Whether you're insured or uninsured, medical debt shows no mercy. It's a financial epidemic that has claimed more than 64 million Americans, and that number keeps going up. NBC 5 has found a solution; one that is going to help thousands of people in North Texas.
We often tell kids they can be anything they want to be: an athlete, a doctor or maybe a veterinarian. But for 13-year-old Katie Thomson, she plans to be a cancer survivor.
Katie's first battle with leukemia happened in January of 2015. Her precious youth placed on hold.
“[It was] intensive chemo, very intensive chemo treatments. It was really awful, 2015, it was a really awful year,” said Katie's mom, Jessica Thomson.
Their financial battle was just beginning. Katie’s parents say they will do anything to keep their daughter alive, but the price of life is costing them nearly $10,000 out of pocket.
So how do you handle the debt?
It's a question nearly 64 million Americans are asking.
When you or a loved one is sick the bills are usually the last thing on your mind.
But when creditors start calling and sending notices about missed payments.
That's when the harsh sting of reality strikes.
“You're so hyper-focused on getting your child well, and then the reality [hits] that the world doesn't stop, these bills are still coming,” says Jessica.
The following months would show more mercy to Katie and her family.
“That second month of chemo, thank God, it did get her into remission. Life was starting to get back to normal,” Jessica explained.
The couple decided to sell their home and use that money to give their family a fresh start.
Her husband used his construction background and YouTube videos to build hope for his family, but months after starting the project started, Katie relapsed.
“We knew when the doctor walked in, and following her was the chaplain, and following her was another doctor, and they didn't even have to say anything, we knew what they were going to say,” Jessica said.
Even with insurance and charitable donations the Thomson family is now facing thousands of dollars in growing medical debt.
Their debt nearly doubled with the second round of treatment and they couldn’t keep up with payments.
“Our debt grows by about $500 a week during her treatments,” said Katie’s Dad, Roy Thomson.
The Thomson family, now living with relatives, was unable to finish the home they started building because of medical debt incurred when their daughter Katie was diagnosed with cancer.
"We weren't financially recovered from the first battle when the second battle hit," she said.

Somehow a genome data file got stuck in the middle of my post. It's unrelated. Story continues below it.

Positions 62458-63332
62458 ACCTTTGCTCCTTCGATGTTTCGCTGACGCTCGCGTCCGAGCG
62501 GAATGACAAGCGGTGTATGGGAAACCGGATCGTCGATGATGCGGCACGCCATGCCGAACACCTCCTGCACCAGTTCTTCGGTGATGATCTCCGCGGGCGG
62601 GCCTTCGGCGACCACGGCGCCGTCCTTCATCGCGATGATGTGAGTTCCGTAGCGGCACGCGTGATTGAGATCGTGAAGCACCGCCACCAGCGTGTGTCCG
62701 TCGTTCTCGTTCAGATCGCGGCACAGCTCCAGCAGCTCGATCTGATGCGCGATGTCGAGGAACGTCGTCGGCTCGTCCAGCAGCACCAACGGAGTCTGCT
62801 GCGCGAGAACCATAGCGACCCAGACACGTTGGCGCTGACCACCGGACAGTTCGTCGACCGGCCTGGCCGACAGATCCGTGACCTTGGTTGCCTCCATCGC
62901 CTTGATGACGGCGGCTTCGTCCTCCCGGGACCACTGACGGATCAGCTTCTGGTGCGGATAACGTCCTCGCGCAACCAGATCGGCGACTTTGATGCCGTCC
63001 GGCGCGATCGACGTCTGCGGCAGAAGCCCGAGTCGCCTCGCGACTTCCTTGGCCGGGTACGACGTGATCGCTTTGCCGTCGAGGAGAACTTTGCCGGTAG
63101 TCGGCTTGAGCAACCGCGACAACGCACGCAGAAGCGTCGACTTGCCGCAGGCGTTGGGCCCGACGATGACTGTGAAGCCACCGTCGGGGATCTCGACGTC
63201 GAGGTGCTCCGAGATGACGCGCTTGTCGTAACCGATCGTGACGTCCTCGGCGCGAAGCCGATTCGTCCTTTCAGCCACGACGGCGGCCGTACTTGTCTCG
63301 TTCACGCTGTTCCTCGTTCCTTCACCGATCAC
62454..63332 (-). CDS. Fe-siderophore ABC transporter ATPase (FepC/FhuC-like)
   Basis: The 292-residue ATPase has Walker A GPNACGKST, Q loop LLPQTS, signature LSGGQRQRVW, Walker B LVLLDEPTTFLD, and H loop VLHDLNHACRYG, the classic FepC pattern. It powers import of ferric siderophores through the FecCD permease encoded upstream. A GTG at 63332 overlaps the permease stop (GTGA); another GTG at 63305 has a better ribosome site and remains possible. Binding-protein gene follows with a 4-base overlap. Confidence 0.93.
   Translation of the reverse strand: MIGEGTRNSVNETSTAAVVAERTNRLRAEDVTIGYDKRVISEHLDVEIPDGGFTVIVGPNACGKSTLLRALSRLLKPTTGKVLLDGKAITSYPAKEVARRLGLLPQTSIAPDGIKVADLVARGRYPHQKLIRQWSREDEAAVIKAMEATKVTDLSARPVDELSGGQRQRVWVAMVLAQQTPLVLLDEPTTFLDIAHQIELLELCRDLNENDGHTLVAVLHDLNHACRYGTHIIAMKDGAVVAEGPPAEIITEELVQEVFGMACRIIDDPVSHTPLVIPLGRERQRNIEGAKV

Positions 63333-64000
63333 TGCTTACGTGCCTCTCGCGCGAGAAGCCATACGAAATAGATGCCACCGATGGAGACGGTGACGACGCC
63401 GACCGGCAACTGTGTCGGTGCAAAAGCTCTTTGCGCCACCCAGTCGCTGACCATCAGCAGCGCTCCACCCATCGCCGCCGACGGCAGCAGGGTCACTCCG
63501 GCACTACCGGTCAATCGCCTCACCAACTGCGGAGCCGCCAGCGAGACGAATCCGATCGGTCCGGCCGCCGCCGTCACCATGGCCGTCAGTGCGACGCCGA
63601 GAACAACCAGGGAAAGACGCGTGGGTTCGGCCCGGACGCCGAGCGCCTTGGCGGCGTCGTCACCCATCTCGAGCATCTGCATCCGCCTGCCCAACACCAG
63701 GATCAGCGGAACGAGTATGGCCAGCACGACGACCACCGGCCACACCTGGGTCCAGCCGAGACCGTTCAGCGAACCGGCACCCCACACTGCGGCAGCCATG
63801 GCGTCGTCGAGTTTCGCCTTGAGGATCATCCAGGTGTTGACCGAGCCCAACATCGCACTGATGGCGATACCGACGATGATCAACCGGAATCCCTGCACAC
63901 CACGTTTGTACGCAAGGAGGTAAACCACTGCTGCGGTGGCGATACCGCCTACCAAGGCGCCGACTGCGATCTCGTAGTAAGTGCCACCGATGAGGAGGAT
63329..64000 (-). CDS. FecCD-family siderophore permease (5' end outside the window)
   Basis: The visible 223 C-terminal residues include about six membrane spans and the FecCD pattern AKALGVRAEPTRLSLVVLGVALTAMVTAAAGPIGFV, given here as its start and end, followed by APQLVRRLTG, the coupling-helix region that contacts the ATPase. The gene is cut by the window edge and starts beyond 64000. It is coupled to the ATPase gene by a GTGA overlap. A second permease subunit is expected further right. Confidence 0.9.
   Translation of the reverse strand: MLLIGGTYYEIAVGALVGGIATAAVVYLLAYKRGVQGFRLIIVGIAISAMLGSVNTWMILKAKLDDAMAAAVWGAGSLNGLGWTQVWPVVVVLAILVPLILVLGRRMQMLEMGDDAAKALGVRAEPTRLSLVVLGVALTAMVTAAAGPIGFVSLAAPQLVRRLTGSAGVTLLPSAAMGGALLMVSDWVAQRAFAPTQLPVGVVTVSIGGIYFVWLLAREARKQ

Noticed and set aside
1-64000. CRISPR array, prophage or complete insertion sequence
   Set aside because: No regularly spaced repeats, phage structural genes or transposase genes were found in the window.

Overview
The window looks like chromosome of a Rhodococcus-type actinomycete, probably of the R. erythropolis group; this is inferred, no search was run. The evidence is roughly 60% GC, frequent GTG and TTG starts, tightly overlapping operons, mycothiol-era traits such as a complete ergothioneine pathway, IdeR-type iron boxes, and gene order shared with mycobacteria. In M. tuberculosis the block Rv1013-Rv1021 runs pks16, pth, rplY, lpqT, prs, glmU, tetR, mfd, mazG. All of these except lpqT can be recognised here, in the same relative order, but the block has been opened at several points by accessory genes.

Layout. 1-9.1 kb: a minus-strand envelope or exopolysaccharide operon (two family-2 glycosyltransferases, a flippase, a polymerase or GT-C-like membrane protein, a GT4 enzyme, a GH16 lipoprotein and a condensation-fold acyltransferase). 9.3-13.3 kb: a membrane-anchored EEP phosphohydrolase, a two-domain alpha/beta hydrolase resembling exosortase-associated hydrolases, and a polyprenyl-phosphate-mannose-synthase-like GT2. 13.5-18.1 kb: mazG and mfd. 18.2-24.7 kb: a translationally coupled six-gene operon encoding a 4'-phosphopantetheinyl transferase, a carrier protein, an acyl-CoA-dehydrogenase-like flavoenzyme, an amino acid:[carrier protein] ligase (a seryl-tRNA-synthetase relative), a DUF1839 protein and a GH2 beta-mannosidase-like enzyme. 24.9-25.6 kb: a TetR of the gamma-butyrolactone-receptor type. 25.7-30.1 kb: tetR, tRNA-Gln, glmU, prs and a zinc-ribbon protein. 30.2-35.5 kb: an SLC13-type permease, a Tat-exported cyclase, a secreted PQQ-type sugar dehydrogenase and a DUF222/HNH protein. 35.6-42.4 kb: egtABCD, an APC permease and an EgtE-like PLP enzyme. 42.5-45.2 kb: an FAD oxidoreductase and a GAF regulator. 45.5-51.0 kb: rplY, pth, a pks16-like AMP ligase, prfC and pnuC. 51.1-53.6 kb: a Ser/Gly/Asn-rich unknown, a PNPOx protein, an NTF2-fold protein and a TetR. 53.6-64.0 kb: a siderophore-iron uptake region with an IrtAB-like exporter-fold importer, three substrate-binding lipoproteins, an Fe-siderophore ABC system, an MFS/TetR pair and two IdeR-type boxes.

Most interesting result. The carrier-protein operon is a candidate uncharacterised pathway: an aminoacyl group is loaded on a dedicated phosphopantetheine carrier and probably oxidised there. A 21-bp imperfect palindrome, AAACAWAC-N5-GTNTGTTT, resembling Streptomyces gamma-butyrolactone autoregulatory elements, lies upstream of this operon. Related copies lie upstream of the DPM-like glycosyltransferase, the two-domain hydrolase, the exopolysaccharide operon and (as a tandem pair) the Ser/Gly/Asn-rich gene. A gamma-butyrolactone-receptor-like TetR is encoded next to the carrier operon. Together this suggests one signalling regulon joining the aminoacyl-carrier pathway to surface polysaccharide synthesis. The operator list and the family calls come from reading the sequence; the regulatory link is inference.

Katie's parents would not allow the bills destroy the family. And Katie refused to let her health slow things down.
"One of the first things Katie said when she was diagnosed was, 'Dad you can't stop building.' So, he kept building," Thomson said.
The Thomsons have made it their mission to finish what they started, but the bills – they're still coming.
"I don't prioritize it like I do getting on with our lives," Thomson explained.
"For I know the plans I have for you says the Lord, plans to prosper you and not to harm you, plans to give you hope and a future," Katie said, while reading scripture from the Bible, written on her family's partly constructed home. "It's basically saying that God's plans might not seem like they're going to help you or going to lead you the right way, but they are cause he works in kind of weird ways."
An estimated 17 percent of adults in America are struggling to pay debt, just like the Thomsons. It's a critical situation and can sometimes mean life or death.
So NBC 5 is doing something about it. NBC 5 has partnered with the nonprofit organization RIP Medical Debt. The organization takes debt that has gone to collections, buys it with the help of donors and then forgives the debt.
NBCUniversal, NBC 5's parent company, is making a donation — enough to forgive $2 million in medical debt in North Texas. More than 2,000 people in North Texas will receive letters, and if you get one your debt is erased.
We couldn't choose what debt to pay, or who to pay for, and the debt could range anywhere from $100 to $100,000 – but all the debt will be relieved in North Texas.
The Thomson family said they're just taking things one day at a time.
They may be facing medical debt-but their daughter Katie's cancer is in remission, and to them, that's all that matters.
NBC 5 Responds will bring you continuing coverage of the Medical Debt Epidemic in the coming days to help you better understand how medical debt works and come up with a plan to tackle it in your family.